The coverage limit details are on your policy's declaration page. If you own haute couture or designer clothing, the costs to replace your shoes and handbags may easily top your home contents insurance limits. However, sometimes you might want more coverage. Read on.

Scheduled Personal Property Endorsement
You can add your designer clothes to a scheduled personal property endorsement, which is an add-on to your home insurance policy. It is ideal if you have one or a few pieces that total $5,000 or less.

A personal property endorsement is an extra insurance add-on that increases your coverage for the items you add to the endorsement. It also includes worldwide coverage, usually without the 10% sub-limit.

It comes with RCV claims valuation and has no deductible. That makes it superior to using your basic home insurance personal property coverage, as you will get enough money to replace your items at retail pricing.

You must itemize each item in your endorsement, and you might need a professional appraisal. Even if not, it is a good idea if you do. At a minimum, you should include pictures, videos, receipts, and product information for proof. That will help ensure a more straightforward claims process.

Personal Articles Floater
A personal articles floater is also an add-on to a home insurance policy. This type of insurance coverage is for policyholders with more than $5,000 worth of belongings to protect. If you have high-value items in your wardrobe, this may be a perfect option.

It too comes with RCV claims valuation and no deductible, so you will get total retail value to replace everything. It also includes worldwide coverage, usually without the 10% sub-limit.

For a personal articles floater, you must also itemize each item and get a professional appraisal showing the value of each item. Include pictures, videos, receipts, and product information along with the appraisal for proof. That will help ensure an easier claims process.

Endorsements for Shoes
If you have a soft spot for shoes crafted by a particular designer who favors red soles, you know how much a pair of fashionable heels can be.

But dressy shoes are not the only footwear that is expensive. Trendy tennis shoes can catch $500 a pair at major department stores. Brand-name comfort footwear can be easy on the feet but harder on the wallet. A set of designer initials on the toebox can instantly double the price of a pair of ballet flats.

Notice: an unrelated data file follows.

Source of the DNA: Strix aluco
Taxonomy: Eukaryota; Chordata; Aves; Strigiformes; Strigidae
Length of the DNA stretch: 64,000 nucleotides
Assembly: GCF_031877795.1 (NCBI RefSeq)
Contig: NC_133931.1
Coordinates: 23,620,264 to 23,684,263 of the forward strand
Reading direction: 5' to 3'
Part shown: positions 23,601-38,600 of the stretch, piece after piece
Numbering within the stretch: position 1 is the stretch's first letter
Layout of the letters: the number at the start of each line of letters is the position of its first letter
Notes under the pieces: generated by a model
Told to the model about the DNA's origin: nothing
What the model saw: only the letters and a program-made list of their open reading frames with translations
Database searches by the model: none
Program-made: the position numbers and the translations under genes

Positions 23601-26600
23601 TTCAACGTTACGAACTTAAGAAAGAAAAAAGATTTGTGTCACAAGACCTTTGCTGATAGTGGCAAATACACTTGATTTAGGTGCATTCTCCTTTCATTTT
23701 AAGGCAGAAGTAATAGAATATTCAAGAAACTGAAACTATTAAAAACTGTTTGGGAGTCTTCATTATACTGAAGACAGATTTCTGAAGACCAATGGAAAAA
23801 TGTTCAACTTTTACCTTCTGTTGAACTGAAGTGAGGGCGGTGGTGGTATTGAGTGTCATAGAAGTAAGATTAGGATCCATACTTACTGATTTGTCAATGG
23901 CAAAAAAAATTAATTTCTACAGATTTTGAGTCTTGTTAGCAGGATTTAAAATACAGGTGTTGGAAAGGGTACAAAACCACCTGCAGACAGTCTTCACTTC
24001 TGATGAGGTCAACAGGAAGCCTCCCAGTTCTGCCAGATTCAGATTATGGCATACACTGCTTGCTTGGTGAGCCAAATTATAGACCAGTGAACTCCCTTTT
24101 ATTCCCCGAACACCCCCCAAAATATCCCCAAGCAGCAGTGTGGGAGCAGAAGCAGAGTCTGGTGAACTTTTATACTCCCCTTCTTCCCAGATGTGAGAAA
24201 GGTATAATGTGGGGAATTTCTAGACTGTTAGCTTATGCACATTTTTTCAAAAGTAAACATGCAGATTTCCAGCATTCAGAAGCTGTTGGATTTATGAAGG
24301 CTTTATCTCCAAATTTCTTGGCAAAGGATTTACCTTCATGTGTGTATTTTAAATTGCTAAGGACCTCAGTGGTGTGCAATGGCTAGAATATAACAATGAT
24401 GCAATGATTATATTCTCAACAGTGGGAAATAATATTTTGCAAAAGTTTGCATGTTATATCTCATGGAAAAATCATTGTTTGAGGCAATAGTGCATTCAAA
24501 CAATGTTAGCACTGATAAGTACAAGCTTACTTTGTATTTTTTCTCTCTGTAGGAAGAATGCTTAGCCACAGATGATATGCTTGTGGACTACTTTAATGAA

If you have a shoe wardrobe that includes those kinds of high-value items, you may want to talk to your insurance agent about couture insurance and an endorsement or floater covering the value of your footwear.

Luckily, there are no sub-limits for shoes in your home insurance's personal property coverage. However, if your collection is high-value, we recommend a separate scheduled personal property endorsement or personal articles floaters for shoes. The choice depends on the total value of your shoe collection (see above).

Home Insurance for Designer Handbags
Designer handbags dripping in logos can cost anywhere from hundreds of dollars to thousands of dollars. High net worth individuals often sport Hermes handbags that sell for four or five figures.

Take an inventory of the high-dollar couture collection handbags in your closet and ask your insurance professional if you have the coverage to repair or replace them. As with high-value clothes and shoes, you will most likely want a separate scheduled personal property endorsement or personal articles floaters for your designer handbags.

Jewelry and Other Items
Jewelry has a sub-limit of $2,500 under your standard home insurance personal property coverage. So, a wedding and engagement ring set alone may reach the maximum coverage of a standard homeowners policy. For you, it is a tiny fraction of your personal property jewelry sub-limit.

You can rely on a professional appraisal to tell you what your jewelry collection is worth.

A personal property endorsement or a personal articles floater is likely the best way to insure your precious jewelry or other valuables.

Insurance While Your Wardrobe is in Storage
You may be storing your stuff during a move, or you are using seasonal storage services like MakeSpace or Clutter that picks up and drops off boxes on demand. Or perhaps you are using a high-end service like Garde Robe or a specialty storage service for furs.

Regardless, what happens if your wardrobe and designer gems are stolen or damaged? You can buy insurance through the storage company, or better yet, use your home insurance worldwide coverage.

As mentioned, it only pays you 10% of your personal property coverage, but you have likely upgraded to an endorsement or floater that has no limit. This option is ideal for off-site storage. Make sure your policy covers more than theft.

Need Help?
Take an honest assessment of your clothing wardrobe garments, shoes, and accessories to calculate its worth minus wear and tear. If it would cost you $2,500 or less to replace everything, your personal property insurance is probably sufficient.

If your clothing value is somewhere between $2,500 and $5,000, you may want to consult your insurance professional about adding a personal property endorsement to your coverage. If your clothing collection is worth more than $5,000, it may be time to consider a personal articles floater.

Get a home insurance quote below and work with one of our professional insurance agents. They can help you analyze your options and insurance companies to narrow down the best solution.

Hope that helps!

Free Online Designer Clothes Insurance Quotes

At your service,
Young Alfred